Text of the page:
The first major winter storm of the year left several parts of the state buried in snow by Monday evening.

Dubbed Winter Storm Ezekiel by the Weather Channel, the storm is part of a low-pressure system that blanketed the Northeast throughout the weekend and into Monday.

Snowfall totals varied across the state, with the Capital region and upper portions of the mid-Hudson Valley seeing the greatest impact of about a foot and a half, according to the National Weather Service.

During a Monday appearance in Kingston, Gov. Andrew Cuomo declared a state of emergency in Ulster, Schenectady, Saratoga, Rensselaer, Greene, Columbia and Albany counties.

Earl Van Wormer III, Esperance town supervisor and chair of the Schoharie County Board of Supervisors, declared a countywide state of emergency Monday morning, urging residents to refrain from all unnecessary travel until 6 a.m. Tuesday.

Area school districts and several local businesses announced cancellations and closures Sunday evening in anticipation of heavy snowfall Monday.

Hartwick College joined SUNY campuses in Oneonta, Delhi and Cobleskill in cancelling classes Monday and opening up residence halls early Saturday for students returning to campus in advance of the storm.

A winter storm warning in Otsego, Delaware and other counties throughout New York and Pennsylvania was lifted Tuesday at midnight. The National Weather Service predicted “moderate to heavy” snowfall with total amounts of 9 to 13 inches across the region.

The National Weather Service reported 5.2 inches of snowfall in Oneonta at 8:15 a.m., 7.8 inches in Hartwick at 11:45 a.m., 11.2 inches of snowfall in Sherburne at 1:45 p.m. and 10 inches in Davenport at 4:47 p.m.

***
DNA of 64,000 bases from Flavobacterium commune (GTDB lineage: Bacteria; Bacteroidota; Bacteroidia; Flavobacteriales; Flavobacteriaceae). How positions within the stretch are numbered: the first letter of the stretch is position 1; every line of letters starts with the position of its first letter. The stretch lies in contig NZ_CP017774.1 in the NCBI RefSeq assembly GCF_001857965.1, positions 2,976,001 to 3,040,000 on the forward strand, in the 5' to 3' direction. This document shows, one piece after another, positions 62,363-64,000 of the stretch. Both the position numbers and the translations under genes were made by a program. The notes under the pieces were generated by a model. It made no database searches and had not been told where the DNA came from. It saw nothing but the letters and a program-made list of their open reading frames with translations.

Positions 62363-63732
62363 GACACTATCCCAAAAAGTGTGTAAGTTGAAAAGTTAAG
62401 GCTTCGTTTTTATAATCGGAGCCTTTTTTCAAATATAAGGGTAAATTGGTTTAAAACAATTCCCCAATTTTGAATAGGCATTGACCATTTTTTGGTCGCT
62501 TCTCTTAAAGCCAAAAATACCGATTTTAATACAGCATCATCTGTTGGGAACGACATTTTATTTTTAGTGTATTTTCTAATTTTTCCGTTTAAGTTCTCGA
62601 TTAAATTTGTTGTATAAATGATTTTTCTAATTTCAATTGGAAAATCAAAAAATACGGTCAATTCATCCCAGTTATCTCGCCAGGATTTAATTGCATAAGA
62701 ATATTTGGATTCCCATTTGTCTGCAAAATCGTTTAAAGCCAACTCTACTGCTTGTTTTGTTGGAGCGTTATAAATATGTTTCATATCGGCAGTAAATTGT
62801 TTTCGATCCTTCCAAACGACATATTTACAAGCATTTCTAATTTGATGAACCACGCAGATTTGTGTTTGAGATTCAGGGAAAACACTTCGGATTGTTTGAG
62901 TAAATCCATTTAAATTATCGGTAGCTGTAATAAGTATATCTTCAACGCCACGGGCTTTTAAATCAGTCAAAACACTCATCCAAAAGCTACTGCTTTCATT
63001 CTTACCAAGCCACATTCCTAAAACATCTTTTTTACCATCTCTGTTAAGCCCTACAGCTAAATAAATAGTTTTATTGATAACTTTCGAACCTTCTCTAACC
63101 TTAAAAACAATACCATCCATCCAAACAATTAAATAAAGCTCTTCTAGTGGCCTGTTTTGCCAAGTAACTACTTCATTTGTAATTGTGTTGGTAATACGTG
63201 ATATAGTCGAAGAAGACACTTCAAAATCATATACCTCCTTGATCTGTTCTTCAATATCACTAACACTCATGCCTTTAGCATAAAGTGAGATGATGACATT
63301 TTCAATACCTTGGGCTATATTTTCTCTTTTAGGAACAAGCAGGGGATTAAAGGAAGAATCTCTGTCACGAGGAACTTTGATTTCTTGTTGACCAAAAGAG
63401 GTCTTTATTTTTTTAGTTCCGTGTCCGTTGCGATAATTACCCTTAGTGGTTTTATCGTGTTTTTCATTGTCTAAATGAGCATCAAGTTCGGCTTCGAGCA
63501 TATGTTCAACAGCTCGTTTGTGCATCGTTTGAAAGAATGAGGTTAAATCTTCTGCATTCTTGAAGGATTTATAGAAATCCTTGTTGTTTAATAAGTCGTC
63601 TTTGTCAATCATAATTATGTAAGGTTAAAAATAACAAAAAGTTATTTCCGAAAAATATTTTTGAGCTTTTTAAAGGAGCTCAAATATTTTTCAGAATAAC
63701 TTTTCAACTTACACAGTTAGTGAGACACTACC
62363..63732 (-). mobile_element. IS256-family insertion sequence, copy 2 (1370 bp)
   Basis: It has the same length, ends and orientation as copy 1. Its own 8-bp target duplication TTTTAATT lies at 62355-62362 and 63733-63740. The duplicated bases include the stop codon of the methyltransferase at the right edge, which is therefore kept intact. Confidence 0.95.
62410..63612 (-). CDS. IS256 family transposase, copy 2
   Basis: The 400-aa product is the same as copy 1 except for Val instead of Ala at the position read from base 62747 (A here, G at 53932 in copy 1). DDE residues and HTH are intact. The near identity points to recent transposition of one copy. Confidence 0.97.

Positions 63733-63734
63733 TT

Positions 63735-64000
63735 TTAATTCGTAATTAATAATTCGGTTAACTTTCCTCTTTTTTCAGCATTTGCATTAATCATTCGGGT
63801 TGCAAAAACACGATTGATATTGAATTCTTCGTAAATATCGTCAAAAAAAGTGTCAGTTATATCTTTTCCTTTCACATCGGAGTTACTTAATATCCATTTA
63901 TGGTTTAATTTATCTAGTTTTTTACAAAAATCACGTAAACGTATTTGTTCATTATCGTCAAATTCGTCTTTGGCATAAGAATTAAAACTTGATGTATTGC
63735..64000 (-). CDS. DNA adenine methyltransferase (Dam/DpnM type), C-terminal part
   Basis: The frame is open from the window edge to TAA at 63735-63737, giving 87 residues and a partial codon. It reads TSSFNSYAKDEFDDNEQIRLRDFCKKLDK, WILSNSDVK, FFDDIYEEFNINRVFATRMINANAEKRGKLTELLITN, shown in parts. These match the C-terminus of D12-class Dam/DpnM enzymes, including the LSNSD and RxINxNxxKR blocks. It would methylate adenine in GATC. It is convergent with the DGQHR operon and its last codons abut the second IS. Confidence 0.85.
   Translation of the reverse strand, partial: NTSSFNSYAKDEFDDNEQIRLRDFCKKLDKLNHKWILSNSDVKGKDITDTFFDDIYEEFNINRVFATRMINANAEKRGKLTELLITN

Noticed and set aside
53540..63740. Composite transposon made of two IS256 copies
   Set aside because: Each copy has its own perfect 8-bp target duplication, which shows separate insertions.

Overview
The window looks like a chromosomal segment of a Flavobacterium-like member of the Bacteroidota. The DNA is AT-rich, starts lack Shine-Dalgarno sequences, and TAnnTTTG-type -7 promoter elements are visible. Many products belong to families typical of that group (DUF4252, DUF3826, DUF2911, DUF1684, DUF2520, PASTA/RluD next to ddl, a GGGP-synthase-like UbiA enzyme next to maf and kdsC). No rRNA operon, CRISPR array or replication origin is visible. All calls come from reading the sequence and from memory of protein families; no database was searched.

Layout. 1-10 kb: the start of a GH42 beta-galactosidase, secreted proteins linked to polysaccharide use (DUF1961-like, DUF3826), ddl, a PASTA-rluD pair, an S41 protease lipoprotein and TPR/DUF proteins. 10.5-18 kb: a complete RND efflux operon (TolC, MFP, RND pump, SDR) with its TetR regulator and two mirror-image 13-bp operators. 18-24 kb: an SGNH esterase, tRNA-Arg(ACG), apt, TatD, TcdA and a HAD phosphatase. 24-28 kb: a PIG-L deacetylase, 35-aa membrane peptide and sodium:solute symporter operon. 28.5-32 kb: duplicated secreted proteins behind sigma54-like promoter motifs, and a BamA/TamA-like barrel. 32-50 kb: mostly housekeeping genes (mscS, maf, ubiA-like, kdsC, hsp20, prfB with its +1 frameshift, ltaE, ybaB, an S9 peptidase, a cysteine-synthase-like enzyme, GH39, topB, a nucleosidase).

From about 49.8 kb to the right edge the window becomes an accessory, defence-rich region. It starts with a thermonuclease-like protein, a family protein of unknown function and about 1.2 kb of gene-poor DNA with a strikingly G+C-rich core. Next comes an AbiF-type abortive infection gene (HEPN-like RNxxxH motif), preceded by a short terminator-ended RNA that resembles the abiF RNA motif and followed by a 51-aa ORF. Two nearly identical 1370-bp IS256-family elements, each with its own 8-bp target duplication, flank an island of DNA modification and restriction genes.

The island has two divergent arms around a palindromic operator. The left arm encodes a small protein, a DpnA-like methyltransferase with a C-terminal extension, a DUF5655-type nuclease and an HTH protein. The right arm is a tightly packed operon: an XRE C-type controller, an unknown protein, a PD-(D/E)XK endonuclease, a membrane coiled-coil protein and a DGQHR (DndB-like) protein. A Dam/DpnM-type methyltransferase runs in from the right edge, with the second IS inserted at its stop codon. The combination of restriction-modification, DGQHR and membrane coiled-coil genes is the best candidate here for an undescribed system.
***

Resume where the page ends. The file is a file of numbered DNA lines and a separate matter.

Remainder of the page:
Local meteorologist David Mattice said the storm was comprised of two low-pressure systems: one traveling east from the Northwest, bringing what he described as a “mixed bag” of precipitation Sunday, and one moving inland from the Atlantic Ocean on Monday, drawing moisture and “bombarding” the area with snow.

Mattice estimated an additional 6 to 7 inches of snow would have fallen if not for the significant amounts of rain, sleet and freezing rain that came down Monday.

“All in all, we escaped the wrath of the storm,” he said, noting that the storm pulled away from the area as it strengthened.

New York State Electric and Gas reported more than 400 customers in Otsego and Delaware counties without power Monday morning, with restoration times estimated at several hours.

New York State Police responded to more than 50 motor vehicle accidents in Chenango, Delaware and Otsego counties between Sunday morning and 3 p.m. Monday, according to Aga Dembinska, Troop C public information officer. Forty-three of the reported accidents involved some degree of damage.

Tuesday is expected to be mostly sunny, with temperatures rising into the mid-30s, according to the National Weather Service. Additional snow showers are possible Wednesday.

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